• Natural Science/Math Course (100+ level)3
  • Natural Science/Math Course (100+ level)3
    • Total15
    • Total Senior Hours30

Classes & Requirements

What You'll Study

Geography is both a social and a physical science that analyzes and explains the location of and interrelationships between human and physical features of the earth’s environment. Geography majors examine how and why features and their locations change over time, with particular interest in the many impacts of these changes on both people and natural settings. Students build solid academic foundations that draw from and interrelate areas of study from the social and behavioral sciences, humanities, computer science and graphic communication, and the natural sciences.

 
Geography B.A. Four Year Plan Geography B.S. Four Year Plan

Graduation Requirements

Any student earning a Bachelor of Arts (BA) degree must complete a minimum of 39 hours at the 300+ level. These hours are generally completed by the major requirements. However, keep this hour requirement in mind as you choose your course work for the requirements in the major. Students interested in earning a Bachelor of Science (BS) degree must complete a minimum of 60 hours in biological, physical, mathematical and/or computer sciences. See the complete description of College requirements for a Bachelor of Arts and Bachelor of Sciences degrees in the Arts and Sciences section of the 2015-2016 Undergraduate Bulletin.

UK Core Requirements

  • The Nature of Inquiry in Arts and Creativity (3 hours)
  • The Nature of Inquiry in the Humanities (3 hours)
  • The Nature of Inquiry in the Social Sciences (3 hours)
  • The nature of Inquiry in the Natural, Physical and Mathematical Sciences (3 hours)
  • Composition and Communication I (3 hours)
  • Composition and Communication II (3 hours)
  • Quantitative Foundations (3 hours)
  • Statistical and Inferential Reasoning (3 hours)
  • Community, Culture and Citizenship in the USA (3 hours)
  • Global Dynamics (3 hours)

Total Credit Hours - 30


Major Requirements 

Core Requirements

  • GEO 130 - Earth's Physical Environment [3 hours]
  • GEO 172 - Human Geography [3 hours]
  • GEO 200 - Orientation to Geography [3 hours]
  • GEO 406 - Field Studies in Geography [3 hours]
  • GEO 309 - Introduction to GIS [3 hours]
  • GEO 499 - Senior Research Seminar [3 hours]

Methods Requirement

  • Choose one methods class from the following options: GEO 305 - Elements of Cartography, GEO 310 - Quantitative Techniques in Geography, GEO 311 - Qualitative Methods in Geography, GEO 409 - Advanced GIS [3 hours]

Other Course Work Required by Major

  • Choose at least 18 hours of additional Geography courses to include: no more than 3 hours of 100-level courses, no more than 6 hours of GEO 560 and GEO 399, a minimum of 3 hours of 400+ level courses (not including GEO 409, 406 or 499). Students will choose from focus areas and specializations within Geography including: Environmental Geography, Physical Geography, Urban Geography and Planning, GIS, Human Geography, International Studies [18 hours]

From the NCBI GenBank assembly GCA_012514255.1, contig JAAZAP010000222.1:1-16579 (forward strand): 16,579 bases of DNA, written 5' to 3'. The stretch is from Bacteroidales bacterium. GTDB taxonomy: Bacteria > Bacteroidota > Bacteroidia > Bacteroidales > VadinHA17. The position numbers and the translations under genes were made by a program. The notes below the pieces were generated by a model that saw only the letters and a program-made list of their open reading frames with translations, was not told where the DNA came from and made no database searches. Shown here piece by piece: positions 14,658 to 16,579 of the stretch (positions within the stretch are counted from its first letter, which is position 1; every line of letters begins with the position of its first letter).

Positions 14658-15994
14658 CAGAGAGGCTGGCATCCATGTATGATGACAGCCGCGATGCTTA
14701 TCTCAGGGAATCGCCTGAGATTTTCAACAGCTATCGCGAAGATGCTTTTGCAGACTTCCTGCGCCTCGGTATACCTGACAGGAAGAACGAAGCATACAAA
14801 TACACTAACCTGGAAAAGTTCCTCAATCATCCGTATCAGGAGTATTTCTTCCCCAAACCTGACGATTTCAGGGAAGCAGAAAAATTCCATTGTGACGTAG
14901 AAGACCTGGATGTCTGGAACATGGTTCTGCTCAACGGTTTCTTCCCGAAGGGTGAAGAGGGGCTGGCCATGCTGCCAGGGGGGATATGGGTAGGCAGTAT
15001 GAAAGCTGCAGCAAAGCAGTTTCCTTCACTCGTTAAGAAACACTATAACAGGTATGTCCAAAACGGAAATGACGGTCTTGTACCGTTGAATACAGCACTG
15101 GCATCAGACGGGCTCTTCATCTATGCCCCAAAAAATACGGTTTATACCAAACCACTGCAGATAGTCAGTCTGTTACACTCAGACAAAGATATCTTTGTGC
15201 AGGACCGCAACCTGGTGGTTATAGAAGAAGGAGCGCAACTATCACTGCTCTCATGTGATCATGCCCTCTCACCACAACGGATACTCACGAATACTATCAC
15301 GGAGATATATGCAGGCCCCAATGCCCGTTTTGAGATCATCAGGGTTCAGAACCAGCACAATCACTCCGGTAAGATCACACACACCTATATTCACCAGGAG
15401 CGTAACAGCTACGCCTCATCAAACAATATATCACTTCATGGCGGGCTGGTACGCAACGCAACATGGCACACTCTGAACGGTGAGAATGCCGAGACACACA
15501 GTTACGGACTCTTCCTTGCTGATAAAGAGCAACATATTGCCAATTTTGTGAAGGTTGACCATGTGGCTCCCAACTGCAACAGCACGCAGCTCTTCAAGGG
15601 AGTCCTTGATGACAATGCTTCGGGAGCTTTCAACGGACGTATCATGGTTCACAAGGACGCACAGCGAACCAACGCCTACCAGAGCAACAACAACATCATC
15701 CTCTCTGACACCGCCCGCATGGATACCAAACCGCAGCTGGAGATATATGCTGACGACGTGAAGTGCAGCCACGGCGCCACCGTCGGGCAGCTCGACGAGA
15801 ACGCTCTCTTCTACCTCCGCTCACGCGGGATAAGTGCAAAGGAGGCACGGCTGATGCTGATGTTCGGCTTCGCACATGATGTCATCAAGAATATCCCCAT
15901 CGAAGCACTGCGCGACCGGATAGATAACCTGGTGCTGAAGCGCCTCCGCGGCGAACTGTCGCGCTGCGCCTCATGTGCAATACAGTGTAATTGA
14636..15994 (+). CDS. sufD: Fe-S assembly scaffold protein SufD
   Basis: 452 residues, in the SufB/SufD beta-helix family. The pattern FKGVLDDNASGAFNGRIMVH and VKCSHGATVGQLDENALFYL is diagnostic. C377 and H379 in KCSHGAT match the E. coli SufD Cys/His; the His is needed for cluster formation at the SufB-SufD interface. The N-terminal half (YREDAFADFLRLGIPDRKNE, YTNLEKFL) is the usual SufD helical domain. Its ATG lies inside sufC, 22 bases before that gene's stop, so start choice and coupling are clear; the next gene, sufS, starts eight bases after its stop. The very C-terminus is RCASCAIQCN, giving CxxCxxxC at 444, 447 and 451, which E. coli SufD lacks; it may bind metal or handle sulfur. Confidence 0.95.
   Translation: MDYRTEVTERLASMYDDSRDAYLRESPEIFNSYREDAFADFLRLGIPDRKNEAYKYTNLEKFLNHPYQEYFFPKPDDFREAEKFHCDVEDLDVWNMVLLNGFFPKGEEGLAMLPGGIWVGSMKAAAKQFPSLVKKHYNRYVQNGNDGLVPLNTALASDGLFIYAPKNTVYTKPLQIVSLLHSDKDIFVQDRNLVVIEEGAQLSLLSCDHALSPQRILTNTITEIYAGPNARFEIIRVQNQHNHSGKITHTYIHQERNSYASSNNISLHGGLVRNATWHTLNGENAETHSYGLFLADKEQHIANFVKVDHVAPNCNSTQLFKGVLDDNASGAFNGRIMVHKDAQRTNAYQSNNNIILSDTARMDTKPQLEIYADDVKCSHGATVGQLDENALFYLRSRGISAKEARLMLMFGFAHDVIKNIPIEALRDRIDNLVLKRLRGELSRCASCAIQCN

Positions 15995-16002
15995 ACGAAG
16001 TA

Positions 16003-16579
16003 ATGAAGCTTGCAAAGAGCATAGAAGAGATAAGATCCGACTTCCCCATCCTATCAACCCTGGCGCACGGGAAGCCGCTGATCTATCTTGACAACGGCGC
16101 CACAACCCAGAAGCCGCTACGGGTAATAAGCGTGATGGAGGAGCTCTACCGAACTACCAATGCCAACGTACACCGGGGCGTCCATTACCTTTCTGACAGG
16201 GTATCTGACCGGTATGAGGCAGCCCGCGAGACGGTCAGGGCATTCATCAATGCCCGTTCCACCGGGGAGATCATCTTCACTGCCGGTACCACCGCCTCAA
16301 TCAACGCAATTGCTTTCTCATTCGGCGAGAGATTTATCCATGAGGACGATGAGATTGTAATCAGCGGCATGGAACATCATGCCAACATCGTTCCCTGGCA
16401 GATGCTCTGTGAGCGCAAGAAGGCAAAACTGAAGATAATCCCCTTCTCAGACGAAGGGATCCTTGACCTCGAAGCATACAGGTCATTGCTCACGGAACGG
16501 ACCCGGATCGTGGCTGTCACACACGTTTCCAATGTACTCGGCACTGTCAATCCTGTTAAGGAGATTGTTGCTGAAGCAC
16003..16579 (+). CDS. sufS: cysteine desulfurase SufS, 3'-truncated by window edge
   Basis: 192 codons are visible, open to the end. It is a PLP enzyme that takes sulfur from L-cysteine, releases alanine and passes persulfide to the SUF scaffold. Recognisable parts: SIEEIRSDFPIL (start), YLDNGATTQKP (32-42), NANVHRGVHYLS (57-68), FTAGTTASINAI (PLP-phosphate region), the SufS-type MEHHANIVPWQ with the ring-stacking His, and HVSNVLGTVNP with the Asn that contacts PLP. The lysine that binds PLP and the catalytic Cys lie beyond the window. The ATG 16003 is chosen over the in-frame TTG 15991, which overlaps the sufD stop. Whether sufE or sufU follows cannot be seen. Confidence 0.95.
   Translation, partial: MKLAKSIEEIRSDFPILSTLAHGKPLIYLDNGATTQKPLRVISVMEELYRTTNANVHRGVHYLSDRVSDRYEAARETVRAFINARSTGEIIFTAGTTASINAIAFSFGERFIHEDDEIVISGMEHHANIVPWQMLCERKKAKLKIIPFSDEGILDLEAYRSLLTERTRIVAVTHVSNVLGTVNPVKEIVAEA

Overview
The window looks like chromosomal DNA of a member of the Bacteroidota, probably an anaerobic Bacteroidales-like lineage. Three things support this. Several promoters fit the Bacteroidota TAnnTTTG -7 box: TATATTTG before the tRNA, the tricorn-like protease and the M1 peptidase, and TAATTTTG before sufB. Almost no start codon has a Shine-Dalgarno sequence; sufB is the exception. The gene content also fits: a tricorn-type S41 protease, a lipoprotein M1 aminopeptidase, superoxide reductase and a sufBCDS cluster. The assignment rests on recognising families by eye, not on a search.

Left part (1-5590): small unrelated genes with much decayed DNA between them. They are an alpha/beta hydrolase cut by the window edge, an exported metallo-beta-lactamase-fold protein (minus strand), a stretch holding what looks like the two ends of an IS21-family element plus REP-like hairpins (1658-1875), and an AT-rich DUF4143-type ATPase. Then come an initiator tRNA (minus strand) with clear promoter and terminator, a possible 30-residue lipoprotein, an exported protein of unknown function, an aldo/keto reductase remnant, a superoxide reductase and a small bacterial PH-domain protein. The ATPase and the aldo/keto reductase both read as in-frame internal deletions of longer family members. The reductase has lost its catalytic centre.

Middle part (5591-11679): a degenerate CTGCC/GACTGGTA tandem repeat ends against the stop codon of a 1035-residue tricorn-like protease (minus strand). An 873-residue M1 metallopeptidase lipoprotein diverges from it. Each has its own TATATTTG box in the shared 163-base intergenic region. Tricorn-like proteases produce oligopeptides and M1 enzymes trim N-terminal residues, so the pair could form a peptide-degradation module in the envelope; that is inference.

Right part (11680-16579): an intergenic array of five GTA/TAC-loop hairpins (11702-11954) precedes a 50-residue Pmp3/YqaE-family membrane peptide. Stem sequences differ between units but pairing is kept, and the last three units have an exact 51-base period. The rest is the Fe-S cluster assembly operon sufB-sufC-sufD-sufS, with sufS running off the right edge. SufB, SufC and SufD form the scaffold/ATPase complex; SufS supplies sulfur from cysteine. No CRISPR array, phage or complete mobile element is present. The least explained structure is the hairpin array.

Total Hours - 39


Featured Career

Geographers

Geographers study the Earth and its land, features, and inhabitants. They also examine phenomena such as political or cultural structures and study the physical and human geographic characteristics of regions ranging in scale from local to global.

Source: Bureau of Labor Statistics | Click the link for more info.

Median Salary

$76,420

per year in 2014

Number of Jobs

1,400

in 2014

Work Environment

More than half of all geographers are employed by the federal government. Most work full time during standard business hours. Many geographers do fieldwork, which may include travel to foreign countries or remote locations.

Source: Bureau of Labor Statistics

Read More

Similar Occupations

Source: Bureau of Labor Statistics

  • Anthropologists and Archeologists
  • Cartographers and Photogrammetrists
  • Economists
  • Geoscientists
  • Market Research Analysts
  • Political Scientists
  • Postsecondary Teachers
  • Sociologists
  • Surveying and Mapping Technicians
  • Surveyors
  • Urban and Regional Planners

A&S Undecided/Exploratory Studies

Understanding that over 70 percent of university students will change their declared major at least once during their college careers, the College of Arts and Sciences has developed an Exploratory Studies program for students who have yet to decide the specific field of study that most closely aligns both their personal interests and their professional career goals and objectives. The Exploratory Studies Program provides students with an extraordinarily diverse educational environment that includes coursework spanning Math and Natural Sciences, Humanities, and Social Sciences and provides students with the unique opportunity to explore multiple areas of interest during their first several semesters on campus. For more information please contact a recruiting representative at asrecruting@uky.edu. 


Get more information about going to the University of Kentucky